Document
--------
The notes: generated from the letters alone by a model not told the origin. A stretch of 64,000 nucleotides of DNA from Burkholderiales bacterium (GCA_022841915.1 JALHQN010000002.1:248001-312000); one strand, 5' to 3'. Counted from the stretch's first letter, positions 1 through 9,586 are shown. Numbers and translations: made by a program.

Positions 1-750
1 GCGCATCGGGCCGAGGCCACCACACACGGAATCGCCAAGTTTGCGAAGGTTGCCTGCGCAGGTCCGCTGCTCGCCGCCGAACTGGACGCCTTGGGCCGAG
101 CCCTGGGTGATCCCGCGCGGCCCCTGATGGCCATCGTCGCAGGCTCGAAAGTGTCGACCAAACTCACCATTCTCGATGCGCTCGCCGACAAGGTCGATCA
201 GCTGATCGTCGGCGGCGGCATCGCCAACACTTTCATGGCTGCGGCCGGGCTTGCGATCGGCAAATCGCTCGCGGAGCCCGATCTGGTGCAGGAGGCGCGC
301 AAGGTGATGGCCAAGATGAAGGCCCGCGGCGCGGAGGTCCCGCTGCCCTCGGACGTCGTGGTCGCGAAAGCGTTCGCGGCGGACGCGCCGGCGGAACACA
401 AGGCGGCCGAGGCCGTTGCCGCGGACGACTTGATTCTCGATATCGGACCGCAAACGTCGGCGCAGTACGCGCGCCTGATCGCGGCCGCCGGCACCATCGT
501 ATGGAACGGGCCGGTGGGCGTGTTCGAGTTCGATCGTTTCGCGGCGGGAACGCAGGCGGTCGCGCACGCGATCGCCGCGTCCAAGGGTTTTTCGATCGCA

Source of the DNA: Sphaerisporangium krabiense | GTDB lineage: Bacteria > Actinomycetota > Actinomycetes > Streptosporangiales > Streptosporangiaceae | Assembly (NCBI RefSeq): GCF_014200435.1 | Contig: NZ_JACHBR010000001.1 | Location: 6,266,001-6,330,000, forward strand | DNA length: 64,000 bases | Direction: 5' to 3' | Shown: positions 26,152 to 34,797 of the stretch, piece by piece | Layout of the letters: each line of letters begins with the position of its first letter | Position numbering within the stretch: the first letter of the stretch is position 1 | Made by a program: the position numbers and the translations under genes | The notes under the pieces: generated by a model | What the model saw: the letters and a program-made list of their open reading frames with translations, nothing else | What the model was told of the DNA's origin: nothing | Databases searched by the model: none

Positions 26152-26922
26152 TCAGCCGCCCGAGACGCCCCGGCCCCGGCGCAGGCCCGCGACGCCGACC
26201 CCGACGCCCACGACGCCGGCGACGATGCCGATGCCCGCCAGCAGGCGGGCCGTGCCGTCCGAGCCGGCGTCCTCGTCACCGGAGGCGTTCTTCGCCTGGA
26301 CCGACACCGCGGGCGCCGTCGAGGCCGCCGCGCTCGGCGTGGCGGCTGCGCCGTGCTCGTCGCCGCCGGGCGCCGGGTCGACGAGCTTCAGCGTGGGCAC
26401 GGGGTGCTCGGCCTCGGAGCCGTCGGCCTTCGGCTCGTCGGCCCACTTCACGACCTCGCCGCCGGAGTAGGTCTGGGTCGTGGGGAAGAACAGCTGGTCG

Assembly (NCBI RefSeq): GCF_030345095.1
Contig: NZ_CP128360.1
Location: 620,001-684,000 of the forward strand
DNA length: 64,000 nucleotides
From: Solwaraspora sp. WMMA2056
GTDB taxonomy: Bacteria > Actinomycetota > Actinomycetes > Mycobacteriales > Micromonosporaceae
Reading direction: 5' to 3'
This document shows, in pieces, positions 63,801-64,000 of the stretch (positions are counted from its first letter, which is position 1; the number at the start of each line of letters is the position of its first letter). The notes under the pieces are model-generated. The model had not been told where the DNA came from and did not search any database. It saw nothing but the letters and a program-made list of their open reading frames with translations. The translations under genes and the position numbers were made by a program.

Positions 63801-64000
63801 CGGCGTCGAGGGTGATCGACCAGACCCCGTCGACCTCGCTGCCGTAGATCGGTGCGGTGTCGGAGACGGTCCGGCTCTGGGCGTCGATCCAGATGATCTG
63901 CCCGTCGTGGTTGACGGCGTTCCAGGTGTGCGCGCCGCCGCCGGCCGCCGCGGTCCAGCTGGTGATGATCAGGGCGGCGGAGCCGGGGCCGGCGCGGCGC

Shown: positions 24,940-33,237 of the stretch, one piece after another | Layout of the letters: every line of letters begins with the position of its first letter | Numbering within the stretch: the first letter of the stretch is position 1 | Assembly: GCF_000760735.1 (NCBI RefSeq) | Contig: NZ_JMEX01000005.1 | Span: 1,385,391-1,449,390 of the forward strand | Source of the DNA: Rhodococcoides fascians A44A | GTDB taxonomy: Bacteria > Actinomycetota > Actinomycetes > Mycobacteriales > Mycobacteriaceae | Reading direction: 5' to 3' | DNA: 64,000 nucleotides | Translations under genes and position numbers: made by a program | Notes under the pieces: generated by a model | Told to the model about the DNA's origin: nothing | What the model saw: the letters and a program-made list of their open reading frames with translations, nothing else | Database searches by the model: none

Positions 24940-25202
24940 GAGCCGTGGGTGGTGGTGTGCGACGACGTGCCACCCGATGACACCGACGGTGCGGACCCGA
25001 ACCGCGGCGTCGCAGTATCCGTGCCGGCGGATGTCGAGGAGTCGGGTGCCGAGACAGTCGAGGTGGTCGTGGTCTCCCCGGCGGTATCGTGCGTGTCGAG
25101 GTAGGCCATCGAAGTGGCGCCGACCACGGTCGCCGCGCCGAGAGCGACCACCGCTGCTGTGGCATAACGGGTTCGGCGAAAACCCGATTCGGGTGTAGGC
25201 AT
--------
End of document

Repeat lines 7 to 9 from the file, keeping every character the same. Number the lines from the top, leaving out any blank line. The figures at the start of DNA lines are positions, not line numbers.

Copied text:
401 AGGCGGCCGAGGCCGTTGCCGCGGACGACTTGATTCTCGATATCGGACCGCAAACGTCGGCGCAGTACGCGCGCCTGATCGCGGCCGCCGGCACCATCGT
501 ATGGAACGGGCCGGTGGGCGTGTTCGAGTTCGATCGTTTCGCGGCGGGAACGCAGGCGGTCGCGCACGCGATCGCCGCGTCCAAGGGTTTTTCGATCGCA

Source of the DNA: Sphaerisporangium krabiense | GTDB lineage: Bacteria > Actinomycetota > Actinomycetes > Streptosporangiales > Streptosporangiaceae | Assembly (NCBI RefSeq): GCF_014200435.1 | Contig: NZ_JACHBR010000001.1 | Location: 6,266,001-6,330,000, forward strand | DNA length: 64,000 bases | Direction: 5' to 3' | Shown: positions 26,152 to 34,797 of the stretch, piece by piece | Layout of the letters: each line of letters begins with the position of its first letter | Position numbering within the stretch: the first letter of the stretch is position 1 | Made by a program: the position numbers and the translations under genes | The notes under the pieces: generated by a model | What the model saw: the letters and a program-made list of their open reading frames with translations, nothing else | What the model was told of the DNA's origin: nothing | Databases searched by the model: none